Re: Chosen plaintext attacks

"JT" <jonas.thornvall@xxxxxxxxxxx> wrote in message news:3cff2629-abd4-4631-b3a5-b316843bb5d4@xxxxxxxxxxxxxxxxxxxxxxxxxxxxxxx
On 15 Sep, 11:55, "Joseph Ashwood" <ashw...@xxxxxxx> wrote:

The first thing i would start with if i tried to break my
cipher would be to analyse how many possible combinations of (XOR)
A^B^D = D that can produce a specific D.

So the first thing you would do is ignore everything I said, and make the worst possible mistake.

That is an indication of how hard the cipher will be to break, if the
number of combinations is *bigger then the keysize*, that would mean

It is trivial to prove that your approach will fail completely. If there is more data available than length(key)/2 then you immediately determine that there is trouble. The opposite is true, read up a bit on the unicity distance, by the unicity distance you'll need slightly over length(key) data to make it possible to attack the key.

A chosen plaintext attack on this cipher would just not make sense,

So you didn't read anything I wrote. I'll explain it again more briefly this time.

what i try to figure out here is the strength of the pseudo random
permutation stream the CSPRNG.

No, all you're doing is not understanding anything.

So we go direct on the CSPRNG skip the

No, the salt is the critical point to the attack.

and so on just analyse our pseudorandom XOR stream.

Wrong, you don't analyze the stream, you analyze the cipher.

So we check if there is any mathematical way to describe the relations
between the output of the CSPRNG blocks,

This is a trivial step, the way to describe the relationship is given by the cipher, this is why the attack is on the cipher, not on the stream.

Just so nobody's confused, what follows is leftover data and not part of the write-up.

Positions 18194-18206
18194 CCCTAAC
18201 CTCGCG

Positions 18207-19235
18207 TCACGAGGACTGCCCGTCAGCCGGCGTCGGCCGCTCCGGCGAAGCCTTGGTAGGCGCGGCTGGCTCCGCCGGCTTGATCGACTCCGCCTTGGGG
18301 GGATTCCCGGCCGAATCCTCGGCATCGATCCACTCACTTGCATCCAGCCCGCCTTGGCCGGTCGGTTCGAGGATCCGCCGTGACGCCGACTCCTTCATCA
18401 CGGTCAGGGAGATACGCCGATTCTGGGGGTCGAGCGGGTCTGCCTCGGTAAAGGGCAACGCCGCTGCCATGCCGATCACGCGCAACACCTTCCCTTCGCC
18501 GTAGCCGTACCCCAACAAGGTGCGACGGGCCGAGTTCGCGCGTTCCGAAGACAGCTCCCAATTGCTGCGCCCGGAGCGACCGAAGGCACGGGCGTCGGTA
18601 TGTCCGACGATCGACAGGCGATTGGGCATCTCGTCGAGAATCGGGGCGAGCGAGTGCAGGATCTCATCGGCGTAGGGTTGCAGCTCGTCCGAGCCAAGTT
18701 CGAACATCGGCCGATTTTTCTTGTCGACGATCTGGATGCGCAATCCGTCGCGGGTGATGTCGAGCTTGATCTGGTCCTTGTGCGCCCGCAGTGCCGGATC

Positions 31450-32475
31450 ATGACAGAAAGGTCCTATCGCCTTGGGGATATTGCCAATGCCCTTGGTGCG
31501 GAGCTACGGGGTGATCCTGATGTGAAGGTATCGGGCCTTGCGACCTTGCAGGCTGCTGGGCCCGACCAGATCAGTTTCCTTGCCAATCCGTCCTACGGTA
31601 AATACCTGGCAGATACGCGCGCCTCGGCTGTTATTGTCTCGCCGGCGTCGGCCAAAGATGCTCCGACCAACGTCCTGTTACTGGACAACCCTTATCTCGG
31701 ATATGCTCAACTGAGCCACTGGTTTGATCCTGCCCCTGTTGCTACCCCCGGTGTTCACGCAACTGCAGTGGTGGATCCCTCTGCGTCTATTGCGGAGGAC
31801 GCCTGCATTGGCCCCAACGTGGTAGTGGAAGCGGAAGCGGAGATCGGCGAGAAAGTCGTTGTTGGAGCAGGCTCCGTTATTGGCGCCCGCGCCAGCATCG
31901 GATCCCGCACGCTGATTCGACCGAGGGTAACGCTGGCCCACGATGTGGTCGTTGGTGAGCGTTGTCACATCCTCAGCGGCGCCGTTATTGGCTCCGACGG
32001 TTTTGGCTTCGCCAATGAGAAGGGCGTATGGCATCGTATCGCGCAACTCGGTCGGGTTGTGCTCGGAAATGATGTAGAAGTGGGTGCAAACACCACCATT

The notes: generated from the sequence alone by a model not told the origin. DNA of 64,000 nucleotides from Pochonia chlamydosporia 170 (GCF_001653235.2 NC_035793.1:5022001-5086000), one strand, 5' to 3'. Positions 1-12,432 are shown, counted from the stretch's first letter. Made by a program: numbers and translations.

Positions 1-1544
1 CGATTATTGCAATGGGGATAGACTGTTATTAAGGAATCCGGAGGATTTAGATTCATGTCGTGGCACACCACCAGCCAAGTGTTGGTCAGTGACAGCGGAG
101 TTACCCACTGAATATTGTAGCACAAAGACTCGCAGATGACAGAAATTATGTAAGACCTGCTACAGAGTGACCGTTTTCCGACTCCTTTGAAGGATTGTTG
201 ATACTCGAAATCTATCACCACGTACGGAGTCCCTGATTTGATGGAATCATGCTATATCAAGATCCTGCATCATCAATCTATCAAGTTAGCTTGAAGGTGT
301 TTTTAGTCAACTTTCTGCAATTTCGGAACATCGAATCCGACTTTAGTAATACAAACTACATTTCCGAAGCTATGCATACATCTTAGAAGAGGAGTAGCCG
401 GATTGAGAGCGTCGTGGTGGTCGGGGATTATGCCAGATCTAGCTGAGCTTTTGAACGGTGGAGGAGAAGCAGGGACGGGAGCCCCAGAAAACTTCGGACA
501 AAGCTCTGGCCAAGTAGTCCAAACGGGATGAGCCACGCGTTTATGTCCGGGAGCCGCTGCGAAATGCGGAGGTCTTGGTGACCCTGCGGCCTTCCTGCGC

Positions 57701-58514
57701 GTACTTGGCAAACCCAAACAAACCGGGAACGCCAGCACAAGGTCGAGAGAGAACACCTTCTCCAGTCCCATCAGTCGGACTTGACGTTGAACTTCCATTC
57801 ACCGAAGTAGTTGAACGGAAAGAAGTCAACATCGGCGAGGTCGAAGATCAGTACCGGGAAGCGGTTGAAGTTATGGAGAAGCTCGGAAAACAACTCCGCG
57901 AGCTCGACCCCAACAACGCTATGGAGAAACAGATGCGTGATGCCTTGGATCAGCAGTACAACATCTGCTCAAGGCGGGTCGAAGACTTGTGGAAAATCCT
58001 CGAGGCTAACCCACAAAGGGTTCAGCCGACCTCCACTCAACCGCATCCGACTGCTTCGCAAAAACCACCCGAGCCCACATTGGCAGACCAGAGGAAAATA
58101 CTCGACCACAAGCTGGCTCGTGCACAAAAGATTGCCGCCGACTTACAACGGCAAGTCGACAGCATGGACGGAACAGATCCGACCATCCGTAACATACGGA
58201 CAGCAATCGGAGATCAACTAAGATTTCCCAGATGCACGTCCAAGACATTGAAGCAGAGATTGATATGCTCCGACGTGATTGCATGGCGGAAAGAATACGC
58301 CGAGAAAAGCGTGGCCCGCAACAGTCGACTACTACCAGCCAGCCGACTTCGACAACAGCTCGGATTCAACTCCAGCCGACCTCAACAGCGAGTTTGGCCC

and since this is not a PRF
but a PRP.

That statement is absolutely and completely false. Every PRP is a PRF. As usual you are ignoring everything I said, and ignoring every bit of reality.

There seem to be no single mathematical formula or function
that can describe the relation between the blocks.

Actually it is exactly describable, the simple fact that it has been computed reveals that there is a formula.

It is just an PRP
algorithm that do not express itself as a mathematical function.

The only thing a computer does is math, so you have effectively claimed that a computer can't do the encryption.

So what is left is to look for weaknesses in the keysetup, when the
permutation buffers is created from the key.

No, what is left is to do anything that might resemble cryptanalysis.

Now to explain again.

Every XOR combined stream cipher can be expressed as
Output[I] = Input[I]^F(Key, I)

I have deliberately avoided the terms ciphertext and plaintext because that is part of your problem, you don't understand what the plaintext is. When attacking F() THE PLAINTEXT IS I. Now since the attacker very often has the ability to choose the beginning I there is the ability to mount a chosen plaintext attack.

So, if you actually pay attention to what has been written, you will see that every single statement you made is completely incorrect.